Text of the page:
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Jewish Penicillin for the Sun Devil soul

Chabad ASU delivers chicken soup to sick students on campus


 Chana Tiechtel and Rabbi Shmuel Tiechtel pose for a photo with their chicken soup in Tempe, Arizona, on Tuesday, Oct. 30, 2018.

The independence of college presents an array of perks. But being away from the comforts of home while feeling under the weather is not one of them.  

Rabbi Shmuel Tiechtel of Rohr Chabad at ASU said he has something to help: traditional chicken and matzo ball soup. 

“I’ve heard scientific studies about the impact of chicken soup, but I think it is just Jewish Penicillin,” the rabbi said. “Chicken soup is something your mom or grandma made when you were feeling sick — it is warm and it feels like home.”

Shortly after opening Chabad at ASU 15 years ago, Shmuel Tiechtel and his wife, Chana Tiechtel, started a program to bring this feeling of home straight to students' doorsteps no matter how far they are from home.

Members of the Chabad families and student ambassadors deliver free homemade chicken soup made using their family recipe and a care package with tissues and tea to ailing students on ASU’s Tempe campus. 

“We came here 15 years ago with the inspiration of the Lubavitcher Rebbe as part of the Chabad organization, which centers on love, caring, education for all and inspiring people to pay it forward,” Shmuel Tiechtel said. “We do it because we care and we hope it inspires others to pay it forward too.”

Chabad at ASU is a center for Jewish students to play Xbox, study, participate in social events and attend religious services, including weekly Friday night Shabbat dinners. 

You don’t have to be Jewish to experience the community at Chabad or receive chicken soup, Shmuel Tiechtel said. 

Orders for the soup come in at all hours of the day for anything from a broken bone to the flu, he said. 

“We get requests from across the country and from parents, students and friends,” he said. 

With fall and finals fast approaching, the rabbi and his wife have to plan ahead for a busy week of deliveries.

“It definitely depends on the season, but I would say we typically make around 10 deliveries each week,” Shmuel Tiechtel said. “We make a big portion of chicken soup and then make deliveries throughout the week — we already have made four deliveries this week and it is only Tuesday.”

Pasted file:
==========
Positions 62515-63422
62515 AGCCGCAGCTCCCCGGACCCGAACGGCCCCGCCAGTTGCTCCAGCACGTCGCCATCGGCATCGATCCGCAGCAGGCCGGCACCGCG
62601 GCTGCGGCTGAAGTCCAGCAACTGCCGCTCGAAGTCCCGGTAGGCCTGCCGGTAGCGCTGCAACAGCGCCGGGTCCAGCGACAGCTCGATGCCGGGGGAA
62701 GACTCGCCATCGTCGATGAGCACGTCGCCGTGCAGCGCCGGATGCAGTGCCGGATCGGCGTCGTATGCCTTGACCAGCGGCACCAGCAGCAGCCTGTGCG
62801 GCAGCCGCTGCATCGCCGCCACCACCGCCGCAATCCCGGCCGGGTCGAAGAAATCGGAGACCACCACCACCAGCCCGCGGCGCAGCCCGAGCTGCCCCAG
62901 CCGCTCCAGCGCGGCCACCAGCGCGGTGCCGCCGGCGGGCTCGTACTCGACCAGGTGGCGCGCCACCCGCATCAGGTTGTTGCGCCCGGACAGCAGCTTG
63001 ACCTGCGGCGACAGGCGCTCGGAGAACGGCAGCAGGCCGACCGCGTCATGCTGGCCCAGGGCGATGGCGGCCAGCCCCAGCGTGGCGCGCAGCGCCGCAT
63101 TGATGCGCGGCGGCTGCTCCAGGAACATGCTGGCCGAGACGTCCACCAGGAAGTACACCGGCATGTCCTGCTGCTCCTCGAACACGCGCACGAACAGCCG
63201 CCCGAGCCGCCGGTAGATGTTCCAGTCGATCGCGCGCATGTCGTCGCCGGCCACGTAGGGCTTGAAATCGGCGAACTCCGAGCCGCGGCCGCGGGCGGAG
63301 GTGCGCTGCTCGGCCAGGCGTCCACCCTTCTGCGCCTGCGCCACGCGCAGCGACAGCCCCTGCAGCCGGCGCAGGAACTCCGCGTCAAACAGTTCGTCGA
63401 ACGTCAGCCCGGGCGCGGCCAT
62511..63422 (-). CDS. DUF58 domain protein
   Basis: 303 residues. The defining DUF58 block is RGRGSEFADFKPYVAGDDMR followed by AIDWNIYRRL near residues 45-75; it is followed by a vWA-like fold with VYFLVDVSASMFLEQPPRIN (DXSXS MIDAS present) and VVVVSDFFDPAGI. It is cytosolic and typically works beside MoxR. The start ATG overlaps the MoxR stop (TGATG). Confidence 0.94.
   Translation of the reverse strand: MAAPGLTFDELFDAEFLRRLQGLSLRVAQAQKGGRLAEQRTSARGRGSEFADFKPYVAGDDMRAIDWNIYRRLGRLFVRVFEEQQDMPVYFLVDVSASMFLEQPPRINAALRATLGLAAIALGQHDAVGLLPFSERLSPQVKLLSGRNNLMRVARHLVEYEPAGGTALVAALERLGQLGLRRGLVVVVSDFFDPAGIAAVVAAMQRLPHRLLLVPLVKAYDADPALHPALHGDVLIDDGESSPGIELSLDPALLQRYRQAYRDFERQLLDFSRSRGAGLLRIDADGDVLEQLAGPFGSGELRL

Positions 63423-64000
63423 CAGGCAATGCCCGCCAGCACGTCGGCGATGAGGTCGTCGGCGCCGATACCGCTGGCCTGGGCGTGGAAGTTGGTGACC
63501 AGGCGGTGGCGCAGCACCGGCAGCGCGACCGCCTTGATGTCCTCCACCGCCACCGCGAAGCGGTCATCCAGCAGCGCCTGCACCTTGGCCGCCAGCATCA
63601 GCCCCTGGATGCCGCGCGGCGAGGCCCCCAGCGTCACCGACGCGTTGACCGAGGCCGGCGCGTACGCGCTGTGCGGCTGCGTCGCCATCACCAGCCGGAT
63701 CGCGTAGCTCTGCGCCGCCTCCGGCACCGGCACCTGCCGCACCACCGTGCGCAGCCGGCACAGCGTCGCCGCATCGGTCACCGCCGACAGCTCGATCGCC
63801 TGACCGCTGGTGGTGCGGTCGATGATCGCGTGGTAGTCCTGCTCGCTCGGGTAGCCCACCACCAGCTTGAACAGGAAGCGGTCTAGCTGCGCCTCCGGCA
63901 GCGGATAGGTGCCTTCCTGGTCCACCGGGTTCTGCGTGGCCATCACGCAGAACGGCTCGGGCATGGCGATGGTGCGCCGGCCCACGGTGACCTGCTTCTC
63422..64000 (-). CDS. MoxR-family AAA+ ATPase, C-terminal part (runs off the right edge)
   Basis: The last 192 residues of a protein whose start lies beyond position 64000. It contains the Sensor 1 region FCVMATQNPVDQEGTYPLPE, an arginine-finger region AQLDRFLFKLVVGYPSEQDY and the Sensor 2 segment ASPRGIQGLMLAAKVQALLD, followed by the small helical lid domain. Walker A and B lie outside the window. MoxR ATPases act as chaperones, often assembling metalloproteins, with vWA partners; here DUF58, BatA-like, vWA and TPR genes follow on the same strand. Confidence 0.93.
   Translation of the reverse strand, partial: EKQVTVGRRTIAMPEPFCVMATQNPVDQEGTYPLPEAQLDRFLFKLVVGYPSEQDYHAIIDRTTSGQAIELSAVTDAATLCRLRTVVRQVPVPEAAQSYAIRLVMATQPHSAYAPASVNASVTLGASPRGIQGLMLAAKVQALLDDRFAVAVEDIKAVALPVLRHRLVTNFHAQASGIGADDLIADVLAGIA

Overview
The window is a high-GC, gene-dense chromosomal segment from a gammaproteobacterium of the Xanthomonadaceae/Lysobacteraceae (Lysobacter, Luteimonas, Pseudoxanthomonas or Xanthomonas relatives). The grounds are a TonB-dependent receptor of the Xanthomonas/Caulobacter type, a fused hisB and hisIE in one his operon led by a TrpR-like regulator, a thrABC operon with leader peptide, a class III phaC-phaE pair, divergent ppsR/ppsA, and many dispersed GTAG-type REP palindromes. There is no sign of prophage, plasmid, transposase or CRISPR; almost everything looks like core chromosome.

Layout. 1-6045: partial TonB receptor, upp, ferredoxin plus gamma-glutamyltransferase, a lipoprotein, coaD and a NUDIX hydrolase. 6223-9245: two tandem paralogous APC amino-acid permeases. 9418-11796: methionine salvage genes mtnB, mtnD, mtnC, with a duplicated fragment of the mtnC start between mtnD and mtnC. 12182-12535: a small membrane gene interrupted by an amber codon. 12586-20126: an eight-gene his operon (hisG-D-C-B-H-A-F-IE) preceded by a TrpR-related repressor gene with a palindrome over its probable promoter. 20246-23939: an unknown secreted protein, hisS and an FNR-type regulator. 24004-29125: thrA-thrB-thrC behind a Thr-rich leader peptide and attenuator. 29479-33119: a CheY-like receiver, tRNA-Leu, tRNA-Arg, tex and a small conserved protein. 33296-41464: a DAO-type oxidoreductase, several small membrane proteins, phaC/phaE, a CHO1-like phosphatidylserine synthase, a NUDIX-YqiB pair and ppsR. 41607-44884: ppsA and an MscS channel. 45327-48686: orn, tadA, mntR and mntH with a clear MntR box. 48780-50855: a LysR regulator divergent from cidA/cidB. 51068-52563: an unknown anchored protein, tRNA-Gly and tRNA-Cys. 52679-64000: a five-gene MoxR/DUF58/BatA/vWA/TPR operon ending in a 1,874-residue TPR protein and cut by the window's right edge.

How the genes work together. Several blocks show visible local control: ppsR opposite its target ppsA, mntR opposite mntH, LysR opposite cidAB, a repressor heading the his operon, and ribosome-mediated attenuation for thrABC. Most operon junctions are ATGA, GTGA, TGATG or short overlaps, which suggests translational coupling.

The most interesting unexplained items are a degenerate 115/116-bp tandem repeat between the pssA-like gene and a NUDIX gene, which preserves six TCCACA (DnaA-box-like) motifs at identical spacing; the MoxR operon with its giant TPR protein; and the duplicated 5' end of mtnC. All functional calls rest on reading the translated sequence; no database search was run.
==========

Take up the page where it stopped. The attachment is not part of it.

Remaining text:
Cam Robinson, a sophomore studying sports and media studies, was brought chicken soup without even knowing about the service.

Feeling sick, Robinson had to cancel plans with Rabbi Mendy Rimler, outreach director and one of the rabbis for Chabad. Later the same afternoon, Robinson received a text message from Rimler to notify him he was on his way with some fresh chicken soup to help him feel better. 

ASU sophomore Cameron Robinson poses for a photo with his chicken soup delivered by Rabbi Mendy Rimler outside of his dorm at in Tempe, Arizona, on Sunday, October 21, 2018. 

“It completely caught me off guard because it is so kind,” Robinson said. “It might seem like something small, but the generosity of going out of his way to do something to make me feel better made me feel so good.”

The extra effort to show he cared was a testament to the type of person Rimler is, Robinson said. 

“He’s a Chabad rabbi, but really he just cares about students,” Robinson said. “He didn’t have to go out of his way to get me soup or even make me soup, but the fact that he went out of his way to bring it to me shows he has compassion for students.”

Shmuel Tiechtel said as more parents and students become aware of the service, the demand grows. 

Parents will order the soup for their child and then the student will end up requesting it for their roommate or a friend in when they get sick. 

It all boils down to the idea that “good has an amazing chain effect,” he said. 

In the requests, they receive messages of gratitude where parents often express how thankful they are to know someone is caring for their child. 

Chana Tiechtel said she knows the feeling.

“We have a son studying out of town, so I understand what it is like to be away from your child — it makes me feel so good to know someone will take care of him and we want people to feel the same way about us for their children here.”

While Chana and Shmuel Tiechtel said more student ambassadors will help them “deliver on our commitment” as more requests are sent in, the opportunity is a blessing. 

“People cure other people, it is just what we do,” Shmuel Tiechtel said. “Everyone should do what they can to show they care about others.”

Clarification: Graphs six and 17 have been updated to better reflect the intent of the speaker. 

Reach the reporter at and follow @graceoldham123 on Twitter. 

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